TORONTO, Nov. 5 (UPI) -- Most women smokers know smoking can lead to cancer, heart disease and premature death but they are unaware of other health effects, a Canadian survey indicates.
The survey, conducted by Angus Reid on behalf of nicotine replacement therapy brands Nicoderm and Nicoette, reveals the majority of Canadian women who smoke are not necessarily aware of the host of other effects smoking can have on their immediate and longer-term health.
Eighty-three percent of female smokers say lung cancer was most strongly attributed to smoking, 62 percent say premature aging of skin, 61 percent say dental problems such as yellowing of teeth or tooth loss and 60 percent say heart disease.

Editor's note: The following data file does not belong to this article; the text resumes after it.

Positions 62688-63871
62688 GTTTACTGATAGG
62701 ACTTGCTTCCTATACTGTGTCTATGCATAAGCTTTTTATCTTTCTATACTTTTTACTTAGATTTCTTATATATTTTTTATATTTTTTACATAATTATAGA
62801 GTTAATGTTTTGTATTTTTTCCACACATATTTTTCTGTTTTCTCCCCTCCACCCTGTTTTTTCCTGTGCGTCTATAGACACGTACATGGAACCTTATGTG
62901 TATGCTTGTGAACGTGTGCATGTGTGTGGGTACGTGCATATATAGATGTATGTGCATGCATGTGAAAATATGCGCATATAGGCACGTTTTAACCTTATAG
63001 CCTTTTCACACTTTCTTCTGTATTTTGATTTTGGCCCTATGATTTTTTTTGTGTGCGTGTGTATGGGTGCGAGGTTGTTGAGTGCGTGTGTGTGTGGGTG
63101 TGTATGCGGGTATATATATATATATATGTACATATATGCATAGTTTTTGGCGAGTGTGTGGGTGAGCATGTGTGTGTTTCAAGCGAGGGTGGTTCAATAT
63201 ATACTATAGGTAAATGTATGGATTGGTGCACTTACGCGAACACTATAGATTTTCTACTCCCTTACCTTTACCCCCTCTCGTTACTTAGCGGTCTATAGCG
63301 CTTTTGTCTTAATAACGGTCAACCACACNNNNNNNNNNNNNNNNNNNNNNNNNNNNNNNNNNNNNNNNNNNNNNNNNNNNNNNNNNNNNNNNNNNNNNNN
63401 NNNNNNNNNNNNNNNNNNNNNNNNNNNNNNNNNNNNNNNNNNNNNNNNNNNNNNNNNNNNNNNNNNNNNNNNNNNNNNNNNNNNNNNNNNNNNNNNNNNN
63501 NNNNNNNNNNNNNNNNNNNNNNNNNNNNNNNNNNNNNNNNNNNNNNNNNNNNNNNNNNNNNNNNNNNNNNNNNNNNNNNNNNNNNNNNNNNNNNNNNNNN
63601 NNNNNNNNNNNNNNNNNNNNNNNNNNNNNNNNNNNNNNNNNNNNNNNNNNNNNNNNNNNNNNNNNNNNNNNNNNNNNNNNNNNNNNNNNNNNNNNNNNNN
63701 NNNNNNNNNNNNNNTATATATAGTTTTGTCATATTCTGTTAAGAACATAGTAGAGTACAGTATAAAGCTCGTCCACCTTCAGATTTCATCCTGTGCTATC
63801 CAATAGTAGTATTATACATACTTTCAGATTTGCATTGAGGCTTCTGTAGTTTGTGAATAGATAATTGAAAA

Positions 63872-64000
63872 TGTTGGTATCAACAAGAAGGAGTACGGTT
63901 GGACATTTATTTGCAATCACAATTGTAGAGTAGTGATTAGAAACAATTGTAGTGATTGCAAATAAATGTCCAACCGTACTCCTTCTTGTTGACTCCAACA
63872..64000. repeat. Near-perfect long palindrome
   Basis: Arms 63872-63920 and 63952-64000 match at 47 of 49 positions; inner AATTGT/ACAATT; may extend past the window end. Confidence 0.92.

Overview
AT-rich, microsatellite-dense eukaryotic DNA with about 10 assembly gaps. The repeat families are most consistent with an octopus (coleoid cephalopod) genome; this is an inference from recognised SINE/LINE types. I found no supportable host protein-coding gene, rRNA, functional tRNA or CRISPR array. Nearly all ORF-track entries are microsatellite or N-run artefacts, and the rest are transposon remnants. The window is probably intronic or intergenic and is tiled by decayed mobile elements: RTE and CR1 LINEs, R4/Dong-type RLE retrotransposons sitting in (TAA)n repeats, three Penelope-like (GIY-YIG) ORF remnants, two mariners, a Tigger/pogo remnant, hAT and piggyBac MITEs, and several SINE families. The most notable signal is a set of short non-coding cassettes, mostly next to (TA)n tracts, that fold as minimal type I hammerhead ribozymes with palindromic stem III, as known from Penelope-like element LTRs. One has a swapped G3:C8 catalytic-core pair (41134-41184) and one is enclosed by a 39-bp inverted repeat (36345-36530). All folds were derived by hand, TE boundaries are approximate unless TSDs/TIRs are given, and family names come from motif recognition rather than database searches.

Fewer than two in 10 female smokers surveyed were aware of the link between lighting up and increased risks of developing health issues such as infertility, early onset of menopause, menstrual irregularities, osteoporosis, baldness, premature grey hair, weight gain, hearing loss and incontinence.
Of the female smokers surveyed 78 percent say they tried to quit the habit two or more times. Sixty-nine percent cited health concerns as their primary reason for trying to quit, 14 percent said motivation by family, 8 percent say societal pressure, 6 percent say financial reasons and 5 percent say motivation by friends.
The survey of 1,061 adult female Canadian smokers or former smokers was conducted Oct. 20 to Oct. 23 has a margin of error of 3.1 percentage points.